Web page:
Financial Services Bill

Part of the debate – in the House of Commons at 7:53 pm on 30th November 2009.

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Photo of Stephen Hammond Stephen Hammond Shadow Minister (Transport) 7:53 pm, 30th November 2009

Given your erudition, Mr. Deputy Speaker, you will know that it was Gibbon who said:

"History is little more than the register of the crimes, follies and misfortunes of mankind."

That really describes what has happened in the financial and economic arena over the last three or four years, and the Bill that we are discussing is about history: the recent history of the financial crisis, and the way in which we, as a country, reacted to it.

When the global credit markets started to close, initiating the credit crunch that led to a crisis of confidence, it became clear that-in both domestic and international terms-there was no stability in either the regulatory arrangements established by the international community or in those established by the present Prime Minister, then Chancellor of the Exchequer. It can fairly be said that both international and domestic regulatory arrangements failed, but it is clear to us that the greater failure of the domestic arrangements had a greater impact on our economy. There is a huge interrelationship between the financial sector, which has been one of the key drivers of economic growth in our economy, and the financial crisis. We cannot claim that the two are independent of one another.

The origins of the financial crisis surely lie in the poor understanding of financial risk that was created by financial innovation, and the inability to enable both international and domestic regulation to cope with that innovation and reduce the risks in both institutional and systemic terms. The increase in the financial risk led to greater increases in Government debt, corporate leverage and personal borrowing, which in turn led not only to imbalances in our economic system but to the present crisis in our economy. There is a direct relationship between the crisis in the financial services industry and our economic crisis. We need to understand that the implications of this Bill also involve severe and major implications for our economy.

In a few weeks' time the Government will present their pre-Budget report, and- as was made clear to all who read the newspapers at the weekend-they are determined to leave voters in no doubt that there will be tough choices for the United Kingdom. Yet again, there is talk but very little action. One of the inescapable conclusions must be that, if our economy is to recover, we shall need a thriving financial sector, and, given the crisis experienced by the financial markets, that will undoubtedly involve some changes in regulation. However, if the Government continue to do what they have always done-for which the Bill provides-they will see the results that they have seen before.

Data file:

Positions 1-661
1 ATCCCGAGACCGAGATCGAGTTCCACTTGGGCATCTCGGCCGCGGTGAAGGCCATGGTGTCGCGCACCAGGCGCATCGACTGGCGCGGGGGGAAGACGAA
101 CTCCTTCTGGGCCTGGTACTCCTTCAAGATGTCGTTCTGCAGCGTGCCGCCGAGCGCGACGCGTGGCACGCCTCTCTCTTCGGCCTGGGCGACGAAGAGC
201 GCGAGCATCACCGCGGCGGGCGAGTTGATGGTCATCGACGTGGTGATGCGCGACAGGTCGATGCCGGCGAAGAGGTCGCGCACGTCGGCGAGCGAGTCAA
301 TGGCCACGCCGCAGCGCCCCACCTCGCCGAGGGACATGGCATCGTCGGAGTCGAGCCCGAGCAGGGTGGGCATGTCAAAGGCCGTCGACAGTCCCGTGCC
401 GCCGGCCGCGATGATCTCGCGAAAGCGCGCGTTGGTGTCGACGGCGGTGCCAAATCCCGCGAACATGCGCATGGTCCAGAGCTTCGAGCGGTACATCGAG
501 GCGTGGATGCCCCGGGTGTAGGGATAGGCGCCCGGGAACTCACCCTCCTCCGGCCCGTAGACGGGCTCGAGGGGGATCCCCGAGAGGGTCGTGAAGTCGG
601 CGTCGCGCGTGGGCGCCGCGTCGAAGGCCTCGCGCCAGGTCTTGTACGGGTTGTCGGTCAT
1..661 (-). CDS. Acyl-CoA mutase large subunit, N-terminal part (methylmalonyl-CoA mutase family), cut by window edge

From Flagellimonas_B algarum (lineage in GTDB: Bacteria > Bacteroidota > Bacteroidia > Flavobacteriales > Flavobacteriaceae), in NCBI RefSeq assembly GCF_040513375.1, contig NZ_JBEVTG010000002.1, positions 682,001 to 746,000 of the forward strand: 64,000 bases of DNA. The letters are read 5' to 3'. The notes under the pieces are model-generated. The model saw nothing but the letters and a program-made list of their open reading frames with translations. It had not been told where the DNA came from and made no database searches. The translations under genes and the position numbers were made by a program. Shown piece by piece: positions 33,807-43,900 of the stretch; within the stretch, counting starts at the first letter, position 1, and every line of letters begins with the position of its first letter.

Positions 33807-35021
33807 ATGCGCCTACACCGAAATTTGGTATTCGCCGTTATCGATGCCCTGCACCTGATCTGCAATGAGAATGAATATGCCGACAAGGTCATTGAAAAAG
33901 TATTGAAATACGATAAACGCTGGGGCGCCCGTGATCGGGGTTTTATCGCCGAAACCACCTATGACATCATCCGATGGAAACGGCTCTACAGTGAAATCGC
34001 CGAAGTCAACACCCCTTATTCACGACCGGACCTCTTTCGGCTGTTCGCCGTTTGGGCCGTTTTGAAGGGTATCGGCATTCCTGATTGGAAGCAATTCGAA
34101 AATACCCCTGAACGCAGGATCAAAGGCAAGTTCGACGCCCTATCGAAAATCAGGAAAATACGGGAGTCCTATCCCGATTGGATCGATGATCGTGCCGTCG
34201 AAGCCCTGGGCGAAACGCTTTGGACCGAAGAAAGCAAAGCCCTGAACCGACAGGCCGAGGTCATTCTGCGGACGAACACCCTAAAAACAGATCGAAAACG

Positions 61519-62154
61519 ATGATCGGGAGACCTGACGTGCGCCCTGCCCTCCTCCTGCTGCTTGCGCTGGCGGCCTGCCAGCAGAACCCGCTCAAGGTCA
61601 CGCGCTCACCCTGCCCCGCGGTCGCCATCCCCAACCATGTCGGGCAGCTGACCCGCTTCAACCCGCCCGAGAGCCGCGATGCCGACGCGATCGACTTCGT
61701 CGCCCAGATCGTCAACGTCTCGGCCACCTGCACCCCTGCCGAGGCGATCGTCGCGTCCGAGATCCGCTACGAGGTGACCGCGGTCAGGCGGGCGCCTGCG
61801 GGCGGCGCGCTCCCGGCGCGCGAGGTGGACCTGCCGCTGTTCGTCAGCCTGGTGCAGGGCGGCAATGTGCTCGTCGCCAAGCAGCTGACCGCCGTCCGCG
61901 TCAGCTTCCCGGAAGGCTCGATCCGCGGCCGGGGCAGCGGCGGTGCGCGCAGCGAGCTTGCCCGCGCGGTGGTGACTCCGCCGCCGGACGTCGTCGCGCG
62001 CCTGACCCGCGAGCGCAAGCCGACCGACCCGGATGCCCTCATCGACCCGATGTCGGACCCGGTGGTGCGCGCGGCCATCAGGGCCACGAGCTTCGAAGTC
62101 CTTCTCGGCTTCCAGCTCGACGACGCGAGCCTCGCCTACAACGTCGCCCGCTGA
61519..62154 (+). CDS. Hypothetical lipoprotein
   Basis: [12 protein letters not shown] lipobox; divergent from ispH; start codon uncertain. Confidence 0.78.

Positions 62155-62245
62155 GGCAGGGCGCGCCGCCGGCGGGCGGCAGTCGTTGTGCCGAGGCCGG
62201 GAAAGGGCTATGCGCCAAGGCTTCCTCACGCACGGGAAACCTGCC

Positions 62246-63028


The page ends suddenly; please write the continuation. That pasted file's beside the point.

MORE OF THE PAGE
The questions for the House, and for the Committee, are these: what will the Bill do, is this reform necessary, and is it the right reform? The Government often accuse others of doing nothing while they do a great many things, but in this instance it is a matter of doing the right thing rather than doing just anything. We must ask ourselves whether the new regulatory system proposed by the Bill will be any more efficacious in dealing with a financial crisis-if there is one-than the previous system, or whether it will be less efficacious than the model set out by my hon. Friend Mr. Osborne.

Members will recall what was said about the tripartite system by the Chairman of the Treasury Committee, John McFall. I saw him this morning, but he is in Europe this evening. He said that it was

"a Rolls Royce when it sits on the shelf, turns into an old banger when it gets on the ground."

The truth of that has been clearly shown by the operation of the system.

The Chancellor of the Exchequer and Mr. Robinson-whom I am delighted to follow-made much of the architectural changes referred to by my hon. Friend the Member for Tatton. The Chancellor maintained that architectural changes were not particularly important. However, the first four clauses of the Bill are all about architectural change, to almost no effect. I think it somewhat disingenuous, given that those first four clauses seek to establish a council for financial stability, to claim that architectural change is not important.

The council will replace the existing top-level structure of regulation: the arrangements that embed the joint responsibility for financial stability shared by the FSA, the Treasury and the Bank of England. Those arrangements are governed by the memorandum of understanding referred to by my hon. Friend. The system is very complex. When challenged by the financial crisis, we can only reach the same conclusion as the Treasury Committee, which stated:

"We cannot accept... that the Tripartite System operated 'well'".

The Government's reaction to their failed tripartite system is to set up the Council for Financial Stability. That is an architectural change. However, the council will have the same three components and participants as its predecessor. It is difficult to see, at first analysis, how or why the new council will operate any differently. If we do exactly the same as we have always done, we see the same result. Is this just a rebranding exercise? According to the Treasury website, the detailed terms of reference are currently only available in draft. It is pretty difficult for us to be any clearer about exactly what changes will accrue.

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